Coming from Scheme here so I can't speak much for Erlang. But as Scheme is functional as well, let me try to convince you.
Will learning functional programming help you as a programmer?
Absolutely. I've heard a lot of reasons for this, some I can attest to, others not (yet). Actually, in my opinion, it's moot trying to convince people that functional programming is worth learning at all, especially when there's a lot of press about Python/PHP/Java(Script)/etc. They have to be convinced for themselves, when they learn it.
As for me, Scheme allowed me to appreciate recursion more. Sure you rarely use recursion in other languages due to limited stack space but as a lot of algorithms are described recursively (albeit implemented iteratively, that is, using loop constructs), implementing them recursively should give you a better appreciation for them.
Industry use of Erlang?
Pass. Though I recommend looking around at Commercial Uses of Functional Programming.
Learning Erlang for a career?
I'm not the person to ask so I can't elaborate but I've heard that FP proved to be very useful in parallel computing. Talk about the future!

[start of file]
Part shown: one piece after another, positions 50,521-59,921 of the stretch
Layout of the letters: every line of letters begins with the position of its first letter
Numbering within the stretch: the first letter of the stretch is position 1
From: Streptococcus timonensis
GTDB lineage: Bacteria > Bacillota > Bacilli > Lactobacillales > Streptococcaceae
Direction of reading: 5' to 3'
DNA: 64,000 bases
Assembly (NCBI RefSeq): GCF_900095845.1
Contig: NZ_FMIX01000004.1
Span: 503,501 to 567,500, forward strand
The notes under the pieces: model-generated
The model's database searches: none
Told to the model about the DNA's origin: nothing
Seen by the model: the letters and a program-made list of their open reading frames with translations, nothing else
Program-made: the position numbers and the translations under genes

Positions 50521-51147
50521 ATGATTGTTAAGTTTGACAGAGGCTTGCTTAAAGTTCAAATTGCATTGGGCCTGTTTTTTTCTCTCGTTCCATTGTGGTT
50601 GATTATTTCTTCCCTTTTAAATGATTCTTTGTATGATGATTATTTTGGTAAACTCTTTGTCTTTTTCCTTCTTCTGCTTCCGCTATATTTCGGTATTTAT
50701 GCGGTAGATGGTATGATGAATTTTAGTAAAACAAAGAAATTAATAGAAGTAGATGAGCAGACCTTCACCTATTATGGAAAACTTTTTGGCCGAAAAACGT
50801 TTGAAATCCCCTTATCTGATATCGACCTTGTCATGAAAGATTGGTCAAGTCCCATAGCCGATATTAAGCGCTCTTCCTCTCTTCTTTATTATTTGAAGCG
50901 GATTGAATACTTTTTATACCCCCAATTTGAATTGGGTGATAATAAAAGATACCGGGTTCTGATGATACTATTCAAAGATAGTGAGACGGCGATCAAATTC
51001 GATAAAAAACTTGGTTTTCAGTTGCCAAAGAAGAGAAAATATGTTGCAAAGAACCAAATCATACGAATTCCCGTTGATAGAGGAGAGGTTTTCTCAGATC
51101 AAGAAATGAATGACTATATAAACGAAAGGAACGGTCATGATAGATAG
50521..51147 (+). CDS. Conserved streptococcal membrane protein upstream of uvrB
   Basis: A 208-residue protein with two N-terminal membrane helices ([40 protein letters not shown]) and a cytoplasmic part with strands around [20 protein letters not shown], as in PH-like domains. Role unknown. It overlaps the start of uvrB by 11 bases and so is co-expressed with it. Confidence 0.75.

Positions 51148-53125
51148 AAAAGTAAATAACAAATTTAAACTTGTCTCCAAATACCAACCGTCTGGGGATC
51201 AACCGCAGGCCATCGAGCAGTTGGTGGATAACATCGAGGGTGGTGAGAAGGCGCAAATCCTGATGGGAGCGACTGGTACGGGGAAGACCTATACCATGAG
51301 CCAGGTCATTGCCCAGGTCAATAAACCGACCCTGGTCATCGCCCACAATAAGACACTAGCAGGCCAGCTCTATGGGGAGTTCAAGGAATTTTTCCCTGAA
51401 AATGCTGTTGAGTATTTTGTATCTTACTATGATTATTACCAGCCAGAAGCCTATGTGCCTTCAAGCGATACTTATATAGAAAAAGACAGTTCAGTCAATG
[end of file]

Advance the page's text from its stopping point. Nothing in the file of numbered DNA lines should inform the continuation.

Advantages over Python/PHP/etc?
It's functional so it is a good practice for mathematical thinking about algorithms, which is not very apparent (at least for me) when you code in a procedural language. Also, look at the results of Programming Language Benchmarks. It seems that functional languages are faster than those you mentioned (LISP, Haskell, Erlang). Python goes after Erlang but Erlang sure is faster by around half of Python's time! And look at Erlang HiPE: 10.22 seconds! (I'm looking at x64 Ubuntu Intel Q6600 quad-core---parallel processing gave them a leg-up?)
TL;DR Go ahead and learn it. You'll thank me, I'm telling you ;D